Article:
FATF adds United Arab Emirates to global money-laundering ‘grey list’

Abu Dhabi’s skyline across the Persian Gulf waters in the Emirate capital. (Photo by FATF twitter)

The United Arab Emirates has promised “robust actions” against money laundering and illicit financing after a global financial crime watchdog placed the small Persian Gulf nation on its “grey list” of countries that need extra monitoring.

The Paris-based Financial Action Task Force (FATF) took the decision to put the UAE, which includes the freewheeling trade-to-tourism hub Dubai and oil-rich Abu Dhabi, on the gray list over concerns that the country is not sufficiently countering illegal financial activities.

The list includes 23 countries including Pakistan, Syria and Yemen.

Those countries are “actively working with the FATF to address strategic deficiencies in their regimes to counter money-laundering, terrorist financing, and proliferation financing,” the global watchdog said in a statement.

The United Arab Emirates has entered the FATF’s Jurisdictions under Increased Monitoring list, often referred to as the 'grey list', following the conclusion of the FATF Plenary. See the full update here➡️https://t.co/cuEK8iKyJY #FollowTheMoney pic.twitter.com/u6gVWHUKJo

— FATF (@FATFNews) March 4, 2022

The FAFT said the UAE still needs to make improvements in several areas, including a need to strengthen its ability to pursue high-risk money laundering threats and demonstrate a “sustained increase” in money laundering investigations and prosecutions.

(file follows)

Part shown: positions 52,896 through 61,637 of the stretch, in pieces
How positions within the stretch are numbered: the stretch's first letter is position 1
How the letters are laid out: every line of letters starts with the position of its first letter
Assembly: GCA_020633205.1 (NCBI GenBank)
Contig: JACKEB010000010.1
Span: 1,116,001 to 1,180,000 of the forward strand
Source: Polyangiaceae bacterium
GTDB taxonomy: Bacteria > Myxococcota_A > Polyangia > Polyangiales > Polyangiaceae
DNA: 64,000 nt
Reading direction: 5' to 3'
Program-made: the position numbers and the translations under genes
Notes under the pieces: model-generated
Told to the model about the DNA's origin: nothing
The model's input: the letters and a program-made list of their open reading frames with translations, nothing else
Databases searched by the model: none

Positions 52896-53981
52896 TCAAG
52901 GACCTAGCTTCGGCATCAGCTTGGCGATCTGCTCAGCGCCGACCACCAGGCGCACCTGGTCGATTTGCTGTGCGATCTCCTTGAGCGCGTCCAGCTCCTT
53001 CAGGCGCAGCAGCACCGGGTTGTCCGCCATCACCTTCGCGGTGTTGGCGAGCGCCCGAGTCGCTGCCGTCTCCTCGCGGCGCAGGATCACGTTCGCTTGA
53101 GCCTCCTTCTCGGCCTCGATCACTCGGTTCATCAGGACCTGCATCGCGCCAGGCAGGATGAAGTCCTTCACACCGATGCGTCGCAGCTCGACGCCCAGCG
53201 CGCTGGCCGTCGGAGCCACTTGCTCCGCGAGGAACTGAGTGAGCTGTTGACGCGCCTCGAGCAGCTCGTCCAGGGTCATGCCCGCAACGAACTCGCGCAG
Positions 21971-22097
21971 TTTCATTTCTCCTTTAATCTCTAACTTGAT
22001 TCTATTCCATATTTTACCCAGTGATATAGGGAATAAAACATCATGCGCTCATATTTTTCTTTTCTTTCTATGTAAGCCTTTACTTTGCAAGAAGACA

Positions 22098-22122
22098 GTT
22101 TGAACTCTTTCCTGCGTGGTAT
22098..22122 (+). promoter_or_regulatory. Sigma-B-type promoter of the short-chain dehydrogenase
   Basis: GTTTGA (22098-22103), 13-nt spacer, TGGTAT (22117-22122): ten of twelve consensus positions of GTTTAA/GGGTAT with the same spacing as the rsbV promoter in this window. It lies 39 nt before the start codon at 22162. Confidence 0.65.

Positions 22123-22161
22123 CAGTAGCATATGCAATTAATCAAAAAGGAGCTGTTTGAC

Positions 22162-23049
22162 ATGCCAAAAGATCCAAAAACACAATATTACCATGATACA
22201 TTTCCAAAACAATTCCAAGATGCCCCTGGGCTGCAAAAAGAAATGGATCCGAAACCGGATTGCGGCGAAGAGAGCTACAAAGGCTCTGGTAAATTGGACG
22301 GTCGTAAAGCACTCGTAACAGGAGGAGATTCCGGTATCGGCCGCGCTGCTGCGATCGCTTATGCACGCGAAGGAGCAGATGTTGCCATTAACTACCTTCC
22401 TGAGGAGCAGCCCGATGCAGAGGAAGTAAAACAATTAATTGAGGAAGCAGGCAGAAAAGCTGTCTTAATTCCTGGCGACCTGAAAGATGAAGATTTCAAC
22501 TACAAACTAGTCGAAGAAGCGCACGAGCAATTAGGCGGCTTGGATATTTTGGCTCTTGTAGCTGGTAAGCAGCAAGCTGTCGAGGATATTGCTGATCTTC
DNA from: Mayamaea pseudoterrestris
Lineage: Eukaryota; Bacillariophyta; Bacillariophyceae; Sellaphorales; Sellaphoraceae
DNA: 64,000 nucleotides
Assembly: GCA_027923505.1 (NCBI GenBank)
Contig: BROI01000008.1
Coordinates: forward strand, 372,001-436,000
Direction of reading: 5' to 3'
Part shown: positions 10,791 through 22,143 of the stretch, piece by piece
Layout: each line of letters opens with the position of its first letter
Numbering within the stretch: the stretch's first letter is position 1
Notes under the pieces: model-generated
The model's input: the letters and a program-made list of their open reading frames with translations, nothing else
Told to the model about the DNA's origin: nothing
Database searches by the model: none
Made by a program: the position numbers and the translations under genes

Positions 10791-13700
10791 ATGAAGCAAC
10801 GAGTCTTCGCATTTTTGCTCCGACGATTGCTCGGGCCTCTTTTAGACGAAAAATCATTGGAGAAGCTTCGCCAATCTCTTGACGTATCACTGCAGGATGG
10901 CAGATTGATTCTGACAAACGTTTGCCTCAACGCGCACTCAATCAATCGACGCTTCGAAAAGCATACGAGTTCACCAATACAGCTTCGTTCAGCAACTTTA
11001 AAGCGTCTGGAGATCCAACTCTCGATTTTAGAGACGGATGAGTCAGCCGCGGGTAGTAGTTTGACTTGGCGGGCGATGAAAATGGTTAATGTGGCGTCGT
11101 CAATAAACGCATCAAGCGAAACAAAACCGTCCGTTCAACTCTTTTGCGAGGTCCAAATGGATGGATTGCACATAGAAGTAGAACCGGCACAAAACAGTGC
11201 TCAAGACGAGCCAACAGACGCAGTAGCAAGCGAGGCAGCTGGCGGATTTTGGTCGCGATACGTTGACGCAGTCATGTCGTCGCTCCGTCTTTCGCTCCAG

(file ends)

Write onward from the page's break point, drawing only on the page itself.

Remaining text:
UAE officials said they would strive to meet a list of requirements laid down by the task force, including increasing prosecutions and identifying sanctions evasion.

The UAE has been known as a business hub where bags of cash, diamonds, gold and other valuables can be moved into and through.

“The ongoing efforts to enhance the UAE’s anti-money laundering system are a testament to our strong commitment to combating this global problem as a strategic priority,” said Sheikh Saif bin Zayed Al Nahyan, the UAE’s minister of Interior and deputy prime minister.

.@SaifBZayed: The ongoing efforts to enhance the UAE's anti-money laundering system are a testament to our strong commitment to combating this global problem as a strategic priority.https://t.co/u0Swu5vUL3 pic.twitter.com/UtjSWwAfPE

— Dubai Media Office (@DXBMediaOffice) March 5, 2022

Financial experts say a grey-list designation is a major setback for the UAE, as it faces growing competition from its neighboring Saudi Arabia, which is growing its financial markets and taking steps to lure more investment.

In October, the FATF similarly downgraded Turkey to the so-called grey list for allegedly failing to head off money laundering and terrorist financing. The watchdog also put Mali and Jordan on its increased monitoring list. 

A grey-listing reportedly strains countries' ties to foreign banks and investors that follow FATF rankings. 

Unfair process

The FATF is a non-binding regulatory institution formed by Germany, Britain, Italy, the US, France, Japan and Canada plus the European Commission, and eight other European states. 

According to many experts, it reflects the interests of powerful countries such as the EU member states and the US that enforce preferences on other jurisdictions. They say the organization reflects the interests of powerful countries because it depends on funds from Western governments, mainly the US.

Its founders praise the FATF for its global standards on countering terrorism financing and protecting the integrity of the international financial system.

However, the FATF has never subjected the US and the Europeans to its anti-terrorism standards for creating and supporting terrorist groups such as al-Qaeda, Daesh and anti-Iran Mujahedin Khalq Organization (MKO) which until recently was on their list of terrorist organizations. 

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